Using Google Optimizer to improve your conversion rate

By Nathan Donaldson

10 April 2009


It seems that week on week Google introduces new tools without fanfare and it’s easy for these to slip by unnoticed. A year or so ago Google Web Optimizer appeared in the Adwords toolbar. There hadn’t been much of a buzz about it appearing but who could ignore a link that promised to ‘optimize’ your website, and from Google no less.

Taking a closer look at Google Web Optimizer it was clear this is a very useful tool in the web designers toolkit. In a nutshell it allows developers and designers to test variations of design, copy or even whole pages.

Google Web Optimizer enables you to set up tests to determine which copy, design or combination of both is best going to meet your conversion goals.

Setting up and running a test is easy, with Google Web Optimizer taking you through it step by step. You will need a Google Adwords account to access Google Web Optimizer, this is free and there is no need to be running an Adwords campaign. When you login to Google Adwords you will see the Web Optimizer link under Campaign Management in the toolbar.

Website Optomizer is under Campaign Management in your Google Adwords account.
Website Optimizer is under Campaign Management in your Google Adwords account.

There are two choices when setting up tests, AB testing which enables you to test two seperate versions of a page, and multivariate testing which enables testing of changes to multiple areas of a page with multiple variations. Both of these are extremely useful, though the amount of traffic a site receives determines how useful the multivariate testing can be.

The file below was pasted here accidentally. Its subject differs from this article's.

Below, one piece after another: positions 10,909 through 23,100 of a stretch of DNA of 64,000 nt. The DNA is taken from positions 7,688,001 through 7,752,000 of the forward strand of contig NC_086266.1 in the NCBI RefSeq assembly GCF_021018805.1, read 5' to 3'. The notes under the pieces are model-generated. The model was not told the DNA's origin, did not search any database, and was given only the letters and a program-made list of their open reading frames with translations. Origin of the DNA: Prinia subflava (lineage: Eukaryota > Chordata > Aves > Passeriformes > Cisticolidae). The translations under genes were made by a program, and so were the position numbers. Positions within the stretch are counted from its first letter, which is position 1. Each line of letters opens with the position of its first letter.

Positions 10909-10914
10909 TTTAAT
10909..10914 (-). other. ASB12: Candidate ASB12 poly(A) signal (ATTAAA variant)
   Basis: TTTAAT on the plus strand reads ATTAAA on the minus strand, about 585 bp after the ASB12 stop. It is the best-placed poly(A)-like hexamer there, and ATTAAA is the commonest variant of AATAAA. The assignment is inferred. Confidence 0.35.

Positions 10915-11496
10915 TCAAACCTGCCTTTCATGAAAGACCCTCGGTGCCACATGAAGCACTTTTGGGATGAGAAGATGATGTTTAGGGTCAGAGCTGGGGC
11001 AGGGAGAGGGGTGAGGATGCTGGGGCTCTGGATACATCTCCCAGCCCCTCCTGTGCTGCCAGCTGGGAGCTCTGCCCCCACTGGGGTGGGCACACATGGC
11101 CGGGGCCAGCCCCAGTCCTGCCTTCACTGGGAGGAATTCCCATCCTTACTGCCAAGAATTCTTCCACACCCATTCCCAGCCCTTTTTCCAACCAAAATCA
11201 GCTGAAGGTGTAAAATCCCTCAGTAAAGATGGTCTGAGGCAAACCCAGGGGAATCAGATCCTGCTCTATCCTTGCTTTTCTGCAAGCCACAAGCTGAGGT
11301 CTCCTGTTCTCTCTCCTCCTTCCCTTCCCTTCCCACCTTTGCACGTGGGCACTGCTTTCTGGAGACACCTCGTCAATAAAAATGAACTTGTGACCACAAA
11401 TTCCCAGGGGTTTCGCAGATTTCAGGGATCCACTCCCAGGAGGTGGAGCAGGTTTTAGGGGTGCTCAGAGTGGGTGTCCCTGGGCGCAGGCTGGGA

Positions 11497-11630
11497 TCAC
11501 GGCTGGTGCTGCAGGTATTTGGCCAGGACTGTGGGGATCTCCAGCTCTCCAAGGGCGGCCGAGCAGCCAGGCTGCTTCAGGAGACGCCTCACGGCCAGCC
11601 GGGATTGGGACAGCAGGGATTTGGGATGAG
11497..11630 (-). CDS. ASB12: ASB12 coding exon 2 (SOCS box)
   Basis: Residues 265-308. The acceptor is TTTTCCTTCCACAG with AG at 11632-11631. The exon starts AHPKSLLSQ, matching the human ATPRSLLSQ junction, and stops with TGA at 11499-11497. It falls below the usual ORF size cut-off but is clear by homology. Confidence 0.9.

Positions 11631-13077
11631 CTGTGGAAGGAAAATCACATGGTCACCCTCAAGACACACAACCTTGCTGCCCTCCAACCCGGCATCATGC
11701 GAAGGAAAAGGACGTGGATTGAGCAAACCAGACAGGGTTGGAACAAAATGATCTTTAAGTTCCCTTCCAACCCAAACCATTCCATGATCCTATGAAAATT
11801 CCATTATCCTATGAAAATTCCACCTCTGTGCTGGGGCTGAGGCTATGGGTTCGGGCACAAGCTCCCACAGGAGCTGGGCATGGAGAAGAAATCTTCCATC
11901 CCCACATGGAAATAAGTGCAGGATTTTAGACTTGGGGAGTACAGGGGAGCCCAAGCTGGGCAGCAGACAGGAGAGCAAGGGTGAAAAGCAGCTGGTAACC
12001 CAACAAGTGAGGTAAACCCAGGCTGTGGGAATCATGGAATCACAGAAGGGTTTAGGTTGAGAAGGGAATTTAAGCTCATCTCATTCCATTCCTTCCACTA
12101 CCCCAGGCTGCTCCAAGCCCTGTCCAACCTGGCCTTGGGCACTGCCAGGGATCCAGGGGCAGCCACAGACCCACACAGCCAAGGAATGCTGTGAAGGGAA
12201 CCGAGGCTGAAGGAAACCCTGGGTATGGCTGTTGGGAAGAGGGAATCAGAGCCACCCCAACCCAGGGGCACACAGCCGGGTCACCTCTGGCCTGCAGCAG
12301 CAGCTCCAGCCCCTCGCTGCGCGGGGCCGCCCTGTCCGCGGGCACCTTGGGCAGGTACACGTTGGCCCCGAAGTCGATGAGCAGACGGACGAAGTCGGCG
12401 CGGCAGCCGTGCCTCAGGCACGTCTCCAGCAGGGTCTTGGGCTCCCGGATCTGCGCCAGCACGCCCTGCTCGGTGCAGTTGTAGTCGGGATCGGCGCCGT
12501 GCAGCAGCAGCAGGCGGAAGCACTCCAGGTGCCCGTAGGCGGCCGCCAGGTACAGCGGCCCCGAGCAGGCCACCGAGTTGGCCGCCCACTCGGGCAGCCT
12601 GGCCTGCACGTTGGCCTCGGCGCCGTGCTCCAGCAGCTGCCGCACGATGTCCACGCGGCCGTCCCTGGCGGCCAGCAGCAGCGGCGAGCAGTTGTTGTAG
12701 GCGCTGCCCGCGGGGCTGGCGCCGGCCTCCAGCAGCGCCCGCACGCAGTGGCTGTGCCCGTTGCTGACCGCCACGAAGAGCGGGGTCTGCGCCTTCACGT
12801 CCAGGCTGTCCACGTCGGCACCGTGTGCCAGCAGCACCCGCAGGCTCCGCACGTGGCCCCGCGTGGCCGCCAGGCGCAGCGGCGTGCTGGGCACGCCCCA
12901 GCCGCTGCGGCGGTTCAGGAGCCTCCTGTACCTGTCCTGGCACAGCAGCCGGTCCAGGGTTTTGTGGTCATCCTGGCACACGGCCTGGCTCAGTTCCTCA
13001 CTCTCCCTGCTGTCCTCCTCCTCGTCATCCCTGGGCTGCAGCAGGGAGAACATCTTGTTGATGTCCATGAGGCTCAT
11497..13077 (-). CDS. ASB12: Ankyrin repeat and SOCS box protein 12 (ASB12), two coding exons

The choice of two types of test Google Web Optomizer can run are nicely explained when you start the experiment
The two options are nicely explained when you are starting your experiment.

Once your test has started you can login to Google Web Optimizer at any time and review progress. It is important to note that with the multivariate testing the number of areas and number of variations for each increases the number of variations and consequently the number of visits needed to get a conclusive result. Google suggest only using multivariate tests if your page gets more than 1000 visits per week. Our experience suggests that it is useful to have a great deal more than that!

Results can be viewed while the experiment is running
Results can be viewed while the experiment is running.

Google Web Optimizer is designed for testing copy and design in order to improve conversion rates. We have used it to fine tune the copy on our homepage to increase the number of visitors visiting our portfolio pages.

When redesigning an interactive tool for a client it was not clear the exact text we should use for the call to action. We suggested that once we had the site live we could run a Google Web Optimizer test to see if small changes to the text could improve the conversion rate. We tested two new variations of the call to action in two seperate places. This provides nine combinations (including the originals).

We ran the test for two weeks and then analysed the results. It was clear that a number of combinations were doing worse than the original while a couple of combinations were doing better. At this stage we did not have enough data to conclusively decide which was working the best. We turned off the under performing combinations so that we could more quickly see which combination was working the best.

Variations that aren't performing can be stopped
Variations that aren't performing can be stopped sending more traffic to the remaining variations.

With the best of the new combinations currently showing a 10% increase in conversion performance it won’t be long before we have a clear winner. The total time to setup the test was around 4 hours.

Google Web Optimizer is quick and easy to setup, delivers useful data with a minimum of fuss. Optimizer is an essential tool in improving conversion for any website and who doesn’t need that?

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